However, as we said, bed bugs are quite adaptable and (beyond their food) not that picky. You can find them hiding just about anywhere humans frequent.
Where Are They Commonly Found?
The good news for bed bugs is that human habitats are perfect for them to hide.
As such, bed bugs will hide anywhere they can find warm-blooded mammals. This often means your home, but it can also include:
- Buses and bus stops
- Cruise liners
- Schools, colleges, and universities
- Police stations
This is by no means a comprehensive list. Remember, bed bugs aren’t picky. In smaller infestations they prefer to come out at night, and a sleeping host makes their meal easier to access, but they’ll hide out anywhere they stand a chance of finding a meal.
They can also live for quite a while without a meal if necessary. They prefer to eat more often, but they can live months at room temperature without a meal. However, because they’re cold-blooded, their metabolism slows down when temperatures go down, which means they can last for much longer without feeding on a host.
How Do You Get Bed Bugs in the First Place?
Now that you’ve been properly informed about these pests, you’re probably wondering: how do you actually get bed bugs and how do these little monsters spread?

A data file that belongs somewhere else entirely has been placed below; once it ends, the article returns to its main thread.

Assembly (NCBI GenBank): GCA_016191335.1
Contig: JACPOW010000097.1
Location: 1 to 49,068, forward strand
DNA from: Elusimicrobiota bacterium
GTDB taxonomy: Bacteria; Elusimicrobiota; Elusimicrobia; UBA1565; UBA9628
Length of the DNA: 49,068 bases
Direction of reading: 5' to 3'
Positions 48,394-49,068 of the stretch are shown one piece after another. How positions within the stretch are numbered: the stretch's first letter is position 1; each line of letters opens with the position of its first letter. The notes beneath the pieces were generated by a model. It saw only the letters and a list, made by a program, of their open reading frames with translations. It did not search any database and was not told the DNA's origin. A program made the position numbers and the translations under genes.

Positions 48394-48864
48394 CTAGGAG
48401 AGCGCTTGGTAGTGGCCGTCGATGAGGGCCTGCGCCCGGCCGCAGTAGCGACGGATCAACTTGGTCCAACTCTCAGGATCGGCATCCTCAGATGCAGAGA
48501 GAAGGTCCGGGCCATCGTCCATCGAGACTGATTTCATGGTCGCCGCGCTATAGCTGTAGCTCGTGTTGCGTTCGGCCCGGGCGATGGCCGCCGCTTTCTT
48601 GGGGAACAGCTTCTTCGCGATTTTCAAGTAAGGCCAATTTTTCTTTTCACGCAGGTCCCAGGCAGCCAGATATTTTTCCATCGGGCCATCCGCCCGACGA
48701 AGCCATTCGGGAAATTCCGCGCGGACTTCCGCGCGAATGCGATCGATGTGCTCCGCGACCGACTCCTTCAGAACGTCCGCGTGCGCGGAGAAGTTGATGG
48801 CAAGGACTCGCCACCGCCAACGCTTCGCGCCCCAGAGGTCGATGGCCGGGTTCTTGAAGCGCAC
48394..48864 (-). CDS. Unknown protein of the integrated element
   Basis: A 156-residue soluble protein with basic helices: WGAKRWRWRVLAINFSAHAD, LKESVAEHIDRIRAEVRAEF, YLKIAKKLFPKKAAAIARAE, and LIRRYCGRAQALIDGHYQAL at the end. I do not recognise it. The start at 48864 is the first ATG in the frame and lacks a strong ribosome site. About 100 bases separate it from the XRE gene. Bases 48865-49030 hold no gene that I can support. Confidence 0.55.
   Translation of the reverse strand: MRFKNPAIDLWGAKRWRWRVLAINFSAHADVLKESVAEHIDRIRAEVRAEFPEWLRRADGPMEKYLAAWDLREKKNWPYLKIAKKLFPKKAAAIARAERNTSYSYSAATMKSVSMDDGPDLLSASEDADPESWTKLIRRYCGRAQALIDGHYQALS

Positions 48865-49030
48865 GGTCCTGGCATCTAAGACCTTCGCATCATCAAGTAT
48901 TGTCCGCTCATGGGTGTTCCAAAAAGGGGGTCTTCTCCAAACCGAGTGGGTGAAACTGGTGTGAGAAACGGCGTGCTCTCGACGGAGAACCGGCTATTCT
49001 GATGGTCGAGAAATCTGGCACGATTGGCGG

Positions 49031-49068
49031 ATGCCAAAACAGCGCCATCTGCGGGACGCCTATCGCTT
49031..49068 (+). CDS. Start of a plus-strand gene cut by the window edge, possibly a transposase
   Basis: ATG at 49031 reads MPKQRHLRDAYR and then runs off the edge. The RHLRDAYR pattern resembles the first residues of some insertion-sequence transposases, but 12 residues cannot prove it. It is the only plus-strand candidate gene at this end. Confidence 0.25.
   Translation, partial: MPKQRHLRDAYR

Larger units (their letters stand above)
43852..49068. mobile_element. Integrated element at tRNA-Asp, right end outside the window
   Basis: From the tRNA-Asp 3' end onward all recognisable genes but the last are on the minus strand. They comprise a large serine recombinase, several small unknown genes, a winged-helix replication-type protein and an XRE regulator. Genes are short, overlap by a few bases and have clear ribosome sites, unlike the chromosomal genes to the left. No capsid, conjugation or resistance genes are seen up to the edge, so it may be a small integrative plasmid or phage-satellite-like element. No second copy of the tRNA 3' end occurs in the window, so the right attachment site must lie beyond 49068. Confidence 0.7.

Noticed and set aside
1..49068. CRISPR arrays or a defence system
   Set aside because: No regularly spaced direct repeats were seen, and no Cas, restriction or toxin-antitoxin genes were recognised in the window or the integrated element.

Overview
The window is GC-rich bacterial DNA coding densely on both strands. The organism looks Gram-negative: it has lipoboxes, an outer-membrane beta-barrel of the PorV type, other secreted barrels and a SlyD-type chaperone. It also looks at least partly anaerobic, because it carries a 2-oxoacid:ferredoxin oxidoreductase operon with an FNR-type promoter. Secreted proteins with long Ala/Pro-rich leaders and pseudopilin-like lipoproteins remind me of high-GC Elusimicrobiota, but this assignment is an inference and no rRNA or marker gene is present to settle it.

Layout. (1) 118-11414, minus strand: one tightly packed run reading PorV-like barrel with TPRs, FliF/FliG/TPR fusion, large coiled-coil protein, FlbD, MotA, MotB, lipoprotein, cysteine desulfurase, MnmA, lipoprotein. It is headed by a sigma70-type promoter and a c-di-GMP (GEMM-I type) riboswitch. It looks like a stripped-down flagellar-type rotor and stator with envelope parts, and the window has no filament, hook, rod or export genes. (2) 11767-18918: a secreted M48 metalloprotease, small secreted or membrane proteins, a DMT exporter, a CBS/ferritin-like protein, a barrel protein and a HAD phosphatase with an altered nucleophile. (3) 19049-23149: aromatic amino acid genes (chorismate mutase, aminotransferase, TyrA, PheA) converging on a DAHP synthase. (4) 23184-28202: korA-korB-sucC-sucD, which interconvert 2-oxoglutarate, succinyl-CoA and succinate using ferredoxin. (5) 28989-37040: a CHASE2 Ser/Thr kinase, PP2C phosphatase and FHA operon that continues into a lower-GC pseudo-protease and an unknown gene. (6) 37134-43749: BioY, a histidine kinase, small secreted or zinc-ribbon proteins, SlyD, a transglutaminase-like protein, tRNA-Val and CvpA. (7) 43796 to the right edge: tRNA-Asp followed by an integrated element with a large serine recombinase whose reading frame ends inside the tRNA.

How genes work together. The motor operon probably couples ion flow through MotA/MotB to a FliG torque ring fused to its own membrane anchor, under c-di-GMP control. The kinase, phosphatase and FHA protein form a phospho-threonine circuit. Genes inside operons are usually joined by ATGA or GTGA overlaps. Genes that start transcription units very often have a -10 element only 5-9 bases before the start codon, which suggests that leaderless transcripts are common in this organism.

They crawl about a meter per minute, but they don’t have wings, so they can’t fly (unless, apparently, you put a blow dryer behind them. Then they fly about 1.2 meters).
You don’t get bed bugs because your house is dirty. Nor do you get them based on your neighborhood, bed bugs don’t differentiate between a low-income apartment complex and a high-end suburb. You also don’t get bed bugs from an act of God, karmic retribution for sins in a past life, or any other mystical, behind-the-scenes catastrophe.
Bed bugs spread because of their expert hitchhiking skills. An infestation can occur almost anywhere, but it spreads because bed bugs hitchhike into a new location with a fresh host. Once they arrive, they find new hiding places and make themselves at home.
Here are a few common places where most people acquire a bed bug infestation.
Home Away From Home
Temporary lodgings like hotels, motels, and your favorite vacation rental are an ideal breeding ground for bed bugs.
This is for one simple reason: the lodgings are temporary. There’s a lot of people, but there’s also an extremely high turnover, which means a lot of people are occupying living quarters that were occupied by someone else not too long ago.
This means there are constant opportunities for bed bugs to find their way into the hotel. You only need one mature female to find her way into the room and start laying eggs. At that point, the circle of life is in full effect and bed bugs are breeding left and right.